A week after our holiday ended, I took a bus to Phnom Penh by myself. I was invited for Tini Tinou’s opening conference about performing arts and sustainability. There, I was speaking about how I found circus as my way of living and how it changed my life into a better way. It was a memorable experience, speaking in front of performing arts enthusiasts, sharing session with heads of performing arts schools from many countries in the world. Even better, people said my story was inspiring.


One of the other speakers was Ka Dan. He was presenting about Red Nose, as well as helping translate what I wanted to say in English. It was such a joy to see Ka Dan in Cambodia. I remembered before my departure, Ka Dan challenged Wawan and I to dare speaking English all the time. Once I met him in person in Cambodia, I greeted him in English, and we had English conversations the whole time, showing what I had practiced during a month being with all foreigners. Ka Dan looked delighted and praised my progress. It boosted my confidence to keep trying to learn more and more.

After the conference, I traveled back to Battambang, and began preparing for the Tini Tinou street parade. I learned from the leader, there would be also artists from France, Australia and Canada joining the parade. I was excited and nervous at the same time. We practiced everyday and I felt that I progressed well.

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Finally, the day of the street parade had come. We walked down the streets of Battambang city center, attracting crowds, making such a spectable that some people stopped their vehicles and took pictures. I felt ecstatic. Every time we reached an intersection, we stopped and made a big circle. Some of us then moved into the middle, showing our skills. Some Cambodian friends did awesome acrobatic moves, some played flute while walking on stilts, some others showed up their ability in contortion.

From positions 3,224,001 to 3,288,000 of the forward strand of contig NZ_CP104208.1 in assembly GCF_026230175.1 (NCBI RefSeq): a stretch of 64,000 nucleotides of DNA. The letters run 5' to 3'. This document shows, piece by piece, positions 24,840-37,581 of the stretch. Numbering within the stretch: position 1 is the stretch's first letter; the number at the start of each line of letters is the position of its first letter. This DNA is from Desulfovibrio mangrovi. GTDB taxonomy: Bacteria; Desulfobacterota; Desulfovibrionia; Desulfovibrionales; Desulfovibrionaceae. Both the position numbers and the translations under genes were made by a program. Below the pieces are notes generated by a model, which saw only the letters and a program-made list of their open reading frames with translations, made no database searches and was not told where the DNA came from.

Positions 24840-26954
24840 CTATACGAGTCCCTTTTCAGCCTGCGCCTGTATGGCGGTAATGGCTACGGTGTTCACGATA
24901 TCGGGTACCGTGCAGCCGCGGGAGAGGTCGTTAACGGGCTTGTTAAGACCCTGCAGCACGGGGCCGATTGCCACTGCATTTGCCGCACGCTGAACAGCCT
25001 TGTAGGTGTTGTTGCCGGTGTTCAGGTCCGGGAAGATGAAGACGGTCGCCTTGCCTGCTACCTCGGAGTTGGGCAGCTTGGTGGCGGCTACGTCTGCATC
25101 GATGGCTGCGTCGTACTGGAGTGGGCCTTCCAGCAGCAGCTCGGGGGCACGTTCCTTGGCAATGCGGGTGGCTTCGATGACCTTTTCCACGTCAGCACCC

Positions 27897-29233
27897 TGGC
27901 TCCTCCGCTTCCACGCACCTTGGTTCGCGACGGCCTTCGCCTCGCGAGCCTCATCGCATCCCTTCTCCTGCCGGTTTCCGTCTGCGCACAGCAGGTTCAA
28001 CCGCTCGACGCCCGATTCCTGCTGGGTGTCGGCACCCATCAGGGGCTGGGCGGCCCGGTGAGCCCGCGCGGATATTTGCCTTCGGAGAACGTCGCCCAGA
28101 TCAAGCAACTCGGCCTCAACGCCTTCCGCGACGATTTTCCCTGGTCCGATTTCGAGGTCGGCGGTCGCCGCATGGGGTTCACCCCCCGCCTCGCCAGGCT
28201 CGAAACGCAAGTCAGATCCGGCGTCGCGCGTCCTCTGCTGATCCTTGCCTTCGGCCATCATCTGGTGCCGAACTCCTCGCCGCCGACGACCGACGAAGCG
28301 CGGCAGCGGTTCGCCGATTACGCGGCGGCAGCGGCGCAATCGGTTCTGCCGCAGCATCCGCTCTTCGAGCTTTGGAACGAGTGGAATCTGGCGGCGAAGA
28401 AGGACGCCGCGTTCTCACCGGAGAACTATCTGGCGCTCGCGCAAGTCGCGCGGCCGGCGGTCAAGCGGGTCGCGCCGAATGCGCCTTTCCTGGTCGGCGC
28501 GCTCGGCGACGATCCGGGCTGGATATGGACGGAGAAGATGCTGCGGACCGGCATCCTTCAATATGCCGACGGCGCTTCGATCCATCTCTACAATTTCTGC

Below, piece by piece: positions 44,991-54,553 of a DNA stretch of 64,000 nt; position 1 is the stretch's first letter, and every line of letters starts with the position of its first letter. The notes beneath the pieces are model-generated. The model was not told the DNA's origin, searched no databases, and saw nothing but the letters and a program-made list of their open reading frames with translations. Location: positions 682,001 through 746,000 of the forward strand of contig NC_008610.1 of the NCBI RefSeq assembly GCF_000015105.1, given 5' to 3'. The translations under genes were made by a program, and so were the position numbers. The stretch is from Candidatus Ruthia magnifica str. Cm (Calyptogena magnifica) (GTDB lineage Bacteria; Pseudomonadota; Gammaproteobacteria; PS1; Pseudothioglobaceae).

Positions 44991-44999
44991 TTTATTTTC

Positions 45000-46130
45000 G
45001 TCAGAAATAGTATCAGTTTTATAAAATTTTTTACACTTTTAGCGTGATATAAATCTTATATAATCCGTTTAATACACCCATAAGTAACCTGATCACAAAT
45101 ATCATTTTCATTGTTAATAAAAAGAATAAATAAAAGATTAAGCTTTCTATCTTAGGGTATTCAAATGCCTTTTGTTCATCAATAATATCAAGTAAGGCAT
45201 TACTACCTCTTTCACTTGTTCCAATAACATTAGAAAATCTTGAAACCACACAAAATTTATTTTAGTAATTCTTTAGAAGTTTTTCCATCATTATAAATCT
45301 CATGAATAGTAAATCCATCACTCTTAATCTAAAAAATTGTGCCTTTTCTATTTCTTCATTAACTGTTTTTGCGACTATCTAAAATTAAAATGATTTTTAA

Before the parade started, Wawan and I had promised each other to go into the middle, and show some of our skills. Once we began the parade, the level of tricks others showed made us feel unconfident to do join, because they were so good!. Every stop, we kept looking at each other but didn’t go into the middle. Until the final stop, I looked at Wawan from across the circle and his eyes said to me, “let’s do it”. So I ran to the middle and he joined me! We both juggled while I stood on his shoulders, we did a few acrobatic tricks that we could do and we were amazed that the crowd cheered and applauded for us, just like they’d done for the others!

For the next 6 days, we performed at parks around the city. In one of the performances, we performed the legend of the King of Battambang, where I played the role of one of the King’s wives, and the most beloved one. To play this role, I had to learn Khmer traditional dance, which was really enjoyable. It surely gave me a new experience of learning different cultures from my own.


Six weeks flew by so fast. I, who was first afraid of this trip, ended up enjoying every moment in Cambodia. It felt really hard when I headed to the airport to return back to Indonesia. There, I learned a lot. The skills, the culture and the language. But, most importantly, I learned to be independent, to be a mature girl and to be brave! I am now ready for my next adventure: a trip to Poland, to participate in the Brave Kids Festival. But this time, Wawan and I will be the chaperones for a group of four younger Red Nose kids. A new challenge and a new adventure. And, I couldn’t be more excited!



1 Comment

  1. Barbara Paroissien | June 21, 2016 at 2:12 pm

    So proud of you April – well done. And looking forward to hearing about your trip to Poland